Knopf publishers have just released The Journals of Spalding Gray in remembrance of the gifted actor, orator, writer, storyteller and artist. While not the inventor of autobiographical monologues nor of experimental theater, he was certainly one of its champions. He is an important part of American oral history and among my favorite “voices” in storytelling, which also includes his contemporary, Joe Frank, and more recently, David Sedaris.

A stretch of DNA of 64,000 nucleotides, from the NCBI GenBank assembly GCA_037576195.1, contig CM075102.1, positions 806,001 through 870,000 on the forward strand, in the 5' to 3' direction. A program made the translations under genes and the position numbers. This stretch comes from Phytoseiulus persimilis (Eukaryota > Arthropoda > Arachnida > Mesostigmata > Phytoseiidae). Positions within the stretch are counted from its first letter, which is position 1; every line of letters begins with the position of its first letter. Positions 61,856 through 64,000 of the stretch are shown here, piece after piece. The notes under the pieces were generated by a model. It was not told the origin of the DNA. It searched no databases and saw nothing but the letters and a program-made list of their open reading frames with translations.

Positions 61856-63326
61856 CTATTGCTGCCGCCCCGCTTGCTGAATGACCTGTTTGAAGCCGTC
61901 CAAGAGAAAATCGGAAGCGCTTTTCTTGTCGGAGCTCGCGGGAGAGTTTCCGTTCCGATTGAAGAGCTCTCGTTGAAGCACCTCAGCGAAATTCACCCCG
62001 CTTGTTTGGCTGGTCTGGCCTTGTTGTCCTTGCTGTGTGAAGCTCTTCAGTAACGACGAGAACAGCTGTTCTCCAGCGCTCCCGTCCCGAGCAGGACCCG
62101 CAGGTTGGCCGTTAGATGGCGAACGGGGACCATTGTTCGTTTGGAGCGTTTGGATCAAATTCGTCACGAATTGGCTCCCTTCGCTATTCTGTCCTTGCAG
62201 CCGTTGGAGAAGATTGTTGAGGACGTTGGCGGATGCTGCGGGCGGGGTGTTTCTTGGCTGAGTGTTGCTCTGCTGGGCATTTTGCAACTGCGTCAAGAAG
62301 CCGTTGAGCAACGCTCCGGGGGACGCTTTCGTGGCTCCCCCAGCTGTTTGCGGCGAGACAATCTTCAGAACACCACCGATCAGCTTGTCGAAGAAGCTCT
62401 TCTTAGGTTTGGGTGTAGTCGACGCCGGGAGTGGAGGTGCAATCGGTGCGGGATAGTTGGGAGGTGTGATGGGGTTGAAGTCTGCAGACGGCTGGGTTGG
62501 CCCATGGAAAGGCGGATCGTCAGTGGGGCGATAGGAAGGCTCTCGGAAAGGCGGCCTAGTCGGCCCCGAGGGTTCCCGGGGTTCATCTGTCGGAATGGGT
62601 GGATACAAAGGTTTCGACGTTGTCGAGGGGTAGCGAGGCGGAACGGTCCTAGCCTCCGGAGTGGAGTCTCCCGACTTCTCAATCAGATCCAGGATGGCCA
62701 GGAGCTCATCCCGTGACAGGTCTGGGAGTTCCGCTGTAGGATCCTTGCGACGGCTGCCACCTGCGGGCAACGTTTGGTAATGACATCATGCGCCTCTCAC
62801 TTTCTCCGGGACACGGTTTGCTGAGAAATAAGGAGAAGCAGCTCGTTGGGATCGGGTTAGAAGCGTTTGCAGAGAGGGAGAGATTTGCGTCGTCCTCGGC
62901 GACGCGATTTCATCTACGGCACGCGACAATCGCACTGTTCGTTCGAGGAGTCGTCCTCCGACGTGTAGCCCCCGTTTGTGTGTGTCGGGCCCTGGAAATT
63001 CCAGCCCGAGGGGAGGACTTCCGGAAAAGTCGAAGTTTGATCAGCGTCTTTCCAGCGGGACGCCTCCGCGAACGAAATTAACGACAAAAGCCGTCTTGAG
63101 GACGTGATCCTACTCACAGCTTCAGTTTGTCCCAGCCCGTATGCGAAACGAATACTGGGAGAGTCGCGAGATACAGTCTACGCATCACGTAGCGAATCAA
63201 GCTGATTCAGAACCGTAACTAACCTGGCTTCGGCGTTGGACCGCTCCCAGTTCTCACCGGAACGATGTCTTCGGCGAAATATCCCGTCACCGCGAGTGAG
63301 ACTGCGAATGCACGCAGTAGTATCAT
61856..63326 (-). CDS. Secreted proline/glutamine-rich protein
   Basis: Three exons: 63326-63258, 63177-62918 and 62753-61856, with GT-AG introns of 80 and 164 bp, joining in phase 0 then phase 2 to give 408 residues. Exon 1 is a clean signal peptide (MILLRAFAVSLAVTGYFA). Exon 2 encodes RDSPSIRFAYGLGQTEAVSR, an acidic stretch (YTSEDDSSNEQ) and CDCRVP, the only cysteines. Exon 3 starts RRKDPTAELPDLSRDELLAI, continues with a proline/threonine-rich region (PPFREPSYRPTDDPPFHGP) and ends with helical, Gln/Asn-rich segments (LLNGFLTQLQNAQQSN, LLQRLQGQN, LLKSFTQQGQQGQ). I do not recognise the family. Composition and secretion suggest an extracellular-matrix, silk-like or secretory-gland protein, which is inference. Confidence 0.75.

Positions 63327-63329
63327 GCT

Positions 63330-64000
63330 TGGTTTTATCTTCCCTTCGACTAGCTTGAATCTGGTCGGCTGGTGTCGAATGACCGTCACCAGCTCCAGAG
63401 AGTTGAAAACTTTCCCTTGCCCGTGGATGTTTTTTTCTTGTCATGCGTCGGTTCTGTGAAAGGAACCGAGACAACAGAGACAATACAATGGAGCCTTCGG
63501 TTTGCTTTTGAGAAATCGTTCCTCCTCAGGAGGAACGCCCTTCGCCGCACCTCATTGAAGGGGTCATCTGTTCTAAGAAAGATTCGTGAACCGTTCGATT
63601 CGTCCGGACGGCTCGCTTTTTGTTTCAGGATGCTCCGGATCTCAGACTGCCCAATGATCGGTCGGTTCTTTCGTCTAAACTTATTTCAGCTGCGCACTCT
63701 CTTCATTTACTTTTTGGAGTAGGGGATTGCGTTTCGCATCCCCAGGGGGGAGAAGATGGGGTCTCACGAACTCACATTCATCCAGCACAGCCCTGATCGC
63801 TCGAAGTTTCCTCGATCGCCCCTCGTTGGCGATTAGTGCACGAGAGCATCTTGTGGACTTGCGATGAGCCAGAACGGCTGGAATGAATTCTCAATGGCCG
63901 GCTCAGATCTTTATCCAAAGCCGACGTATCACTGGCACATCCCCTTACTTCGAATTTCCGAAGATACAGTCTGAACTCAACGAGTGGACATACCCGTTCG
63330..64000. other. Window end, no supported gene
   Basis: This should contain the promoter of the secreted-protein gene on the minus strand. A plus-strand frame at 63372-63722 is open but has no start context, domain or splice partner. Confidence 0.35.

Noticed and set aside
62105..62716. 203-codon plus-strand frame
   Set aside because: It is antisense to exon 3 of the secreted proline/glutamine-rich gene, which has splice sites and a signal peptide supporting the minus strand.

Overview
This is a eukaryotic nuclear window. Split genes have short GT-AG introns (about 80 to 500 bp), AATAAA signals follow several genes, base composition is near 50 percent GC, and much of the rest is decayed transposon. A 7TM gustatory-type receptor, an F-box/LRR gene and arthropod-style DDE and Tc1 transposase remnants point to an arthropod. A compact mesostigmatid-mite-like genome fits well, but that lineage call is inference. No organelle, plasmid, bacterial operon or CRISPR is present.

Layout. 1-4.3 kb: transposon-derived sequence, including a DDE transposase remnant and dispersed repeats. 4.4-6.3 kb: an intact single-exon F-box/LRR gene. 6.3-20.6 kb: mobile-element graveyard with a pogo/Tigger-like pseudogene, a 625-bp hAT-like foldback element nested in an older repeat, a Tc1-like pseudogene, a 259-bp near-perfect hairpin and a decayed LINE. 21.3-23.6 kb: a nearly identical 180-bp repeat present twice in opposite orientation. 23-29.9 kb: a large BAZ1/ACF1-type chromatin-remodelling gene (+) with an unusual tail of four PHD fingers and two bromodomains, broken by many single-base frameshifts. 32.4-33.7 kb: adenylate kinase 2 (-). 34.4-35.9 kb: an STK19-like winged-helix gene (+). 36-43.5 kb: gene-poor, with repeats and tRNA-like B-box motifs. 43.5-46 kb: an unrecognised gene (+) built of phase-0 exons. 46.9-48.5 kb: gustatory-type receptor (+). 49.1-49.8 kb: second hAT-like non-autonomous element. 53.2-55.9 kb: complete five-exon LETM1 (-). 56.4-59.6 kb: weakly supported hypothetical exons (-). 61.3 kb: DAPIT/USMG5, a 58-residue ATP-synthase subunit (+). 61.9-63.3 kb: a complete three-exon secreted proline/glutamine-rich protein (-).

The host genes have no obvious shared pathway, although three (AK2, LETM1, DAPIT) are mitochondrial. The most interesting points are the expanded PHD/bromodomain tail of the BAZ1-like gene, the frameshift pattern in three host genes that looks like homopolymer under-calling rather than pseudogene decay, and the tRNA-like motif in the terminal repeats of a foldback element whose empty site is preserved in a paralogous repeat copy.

A very close friend took me to see Spalding Gray for his “virgin monologues” about Swimming to Cambodia. I’m not sure what shocked me more: Spalding Gray’s “crazy rants,” that he was on tour during this “festive” time with other holiday performances such as, The Nutcracker, or that this was my “Christmas present,” but it was enjoyably one of my more memorable gifts, as well as poignant recollections.
I was struck by Spalding’s nonchalant demeanor of…
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